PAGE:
As a post-doc I am working on some data that I did not collect myself. The central question I'm trying to answer: is there a difference in the fat mass of neonates born to mothers with gestational diabetes mellitus (GDM), versus mothers with normal glucose tolerance?
I thus want to create a model where fat mass is the dependent variable, and GDM (coded 0 for mothers without GDM, and 1 for those with) is the independent variable. I also need to control for other variables such as gestational weight gain, pre-pregnancy BMI, gestational age, etc., as these could potentially confound the relationship between neonatal fat mass and GDM.
Sample size is 72 for GDM mothers/babies and 211 for non-GDM mothers/babies. I'd also like to run the model taking out all missing data for comparison, which would leave me with 68 GDM mothers/babies and 112 non-GDM mothers/babies.
I know I need to consider the sample size when determining how many IVs to add to the model, and I've searched online and found some general rules of thumb for how many IVs are appropriate in multivariable regression with a given sample size. It appears that the data set I'm working on is too small to accommodate the number of potential confounders, especially for the smaller diabetes sub-sample.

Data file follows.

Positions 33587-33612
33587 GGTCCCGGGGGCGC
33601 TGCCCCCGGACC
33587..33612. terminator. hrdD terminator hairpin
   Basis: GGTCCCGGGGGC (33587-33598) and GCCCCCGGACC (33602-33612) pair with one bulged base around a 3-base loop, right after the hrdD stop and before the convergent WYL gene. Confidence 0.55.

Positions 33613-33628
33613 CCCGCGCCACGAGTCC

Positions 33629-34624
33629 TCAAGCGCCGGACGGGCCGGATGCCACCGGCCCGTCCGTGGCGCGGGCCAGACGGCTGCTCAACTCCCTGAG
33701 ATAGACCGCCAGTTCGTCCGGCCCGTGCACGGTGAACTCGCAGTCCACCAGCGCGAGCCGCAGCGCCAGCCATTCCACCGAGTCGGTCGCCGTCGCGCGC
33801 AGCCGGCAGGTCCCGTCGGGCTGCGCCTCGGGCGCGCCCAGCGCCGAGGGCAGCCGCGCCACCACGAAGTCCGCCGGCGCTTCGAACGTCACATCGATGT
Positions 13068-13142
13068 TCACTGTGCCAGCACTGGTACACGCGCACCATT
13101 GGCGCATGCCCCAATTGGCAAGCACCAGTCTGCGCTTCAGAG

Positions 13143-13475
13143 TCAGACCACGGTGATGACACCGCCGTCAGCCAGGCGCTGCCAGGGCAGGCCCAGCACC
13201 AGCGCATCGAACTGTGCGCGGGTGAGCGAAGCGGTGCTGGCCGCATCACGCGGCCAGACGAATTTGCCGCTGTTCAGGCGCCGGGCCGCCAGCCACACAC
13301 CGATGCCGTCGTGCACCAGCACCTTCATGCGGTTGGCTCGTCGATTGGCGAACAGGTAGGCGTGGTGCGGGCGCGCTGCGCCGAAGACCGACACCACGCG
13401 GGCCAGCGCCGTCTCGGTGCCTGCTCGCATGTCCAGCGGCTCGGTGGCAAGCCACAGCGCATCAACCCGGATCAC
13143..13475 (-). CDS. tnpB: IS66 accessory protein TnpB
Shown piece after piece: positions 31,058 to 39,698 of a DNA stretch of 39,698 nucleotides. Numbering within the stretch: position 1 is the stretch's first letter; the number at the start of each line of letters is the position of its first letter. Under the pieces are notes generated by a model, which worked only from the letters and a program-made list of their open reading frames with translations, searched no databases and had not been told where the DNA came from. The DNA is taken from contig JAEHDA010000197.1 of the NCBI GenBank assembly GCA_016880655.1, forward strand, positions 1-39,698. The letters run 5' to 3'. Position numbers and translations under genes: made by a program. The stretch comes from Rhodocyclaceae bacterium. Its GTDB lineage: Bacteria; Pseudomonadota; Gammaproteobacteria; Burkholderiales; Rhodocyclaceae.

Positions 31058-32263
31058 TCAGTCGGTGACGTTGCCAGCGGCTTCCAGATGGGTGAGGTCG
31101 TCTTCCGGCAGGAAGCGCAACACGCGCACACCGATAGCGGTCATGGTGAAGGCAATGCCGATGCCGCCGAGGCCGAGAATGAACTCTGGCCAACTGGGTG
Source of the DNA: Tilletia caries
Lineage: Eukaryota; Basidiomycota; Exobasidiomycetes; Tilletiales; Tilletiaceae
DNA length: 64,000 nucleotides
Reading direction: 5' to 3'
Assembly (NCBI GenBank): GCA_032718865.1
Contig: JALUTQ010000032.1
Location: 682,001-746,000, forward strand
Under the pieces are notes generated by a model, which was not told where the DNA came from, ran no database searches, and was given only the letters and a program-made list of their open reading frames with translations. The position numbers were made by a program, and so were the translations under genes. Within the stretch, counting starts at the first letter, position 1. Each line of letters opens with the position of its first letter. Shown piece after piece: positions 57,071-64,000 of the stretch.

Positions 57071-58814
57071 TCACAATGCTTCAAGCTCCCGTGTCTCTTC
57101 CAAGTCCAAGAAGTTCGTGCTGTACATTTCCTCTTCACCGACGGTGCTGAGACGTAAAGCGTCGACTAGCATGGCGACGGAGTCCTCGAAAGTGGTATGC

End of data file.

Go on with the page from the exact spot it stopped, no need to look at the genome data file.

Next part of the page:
Therefore, I'm stuck, as I cannot do what I would like to do - collect more data - and I have about 10 IVs that I think should be added into the model based on their potential to confound the association of interest.
Another thing to note: I recently read a paper discussing how it is inappropriate to test bivariable associations of potential IVs with your outcome of interest in order to determine whether they should be added into the model (based on their bivariable significance). So I've already ruled that out as an option for determining which IVs should make it into the model.
Does anyone have any advice on how to determine which/how many IVs to add that goes beyond what I've already considered?
Thanks so much.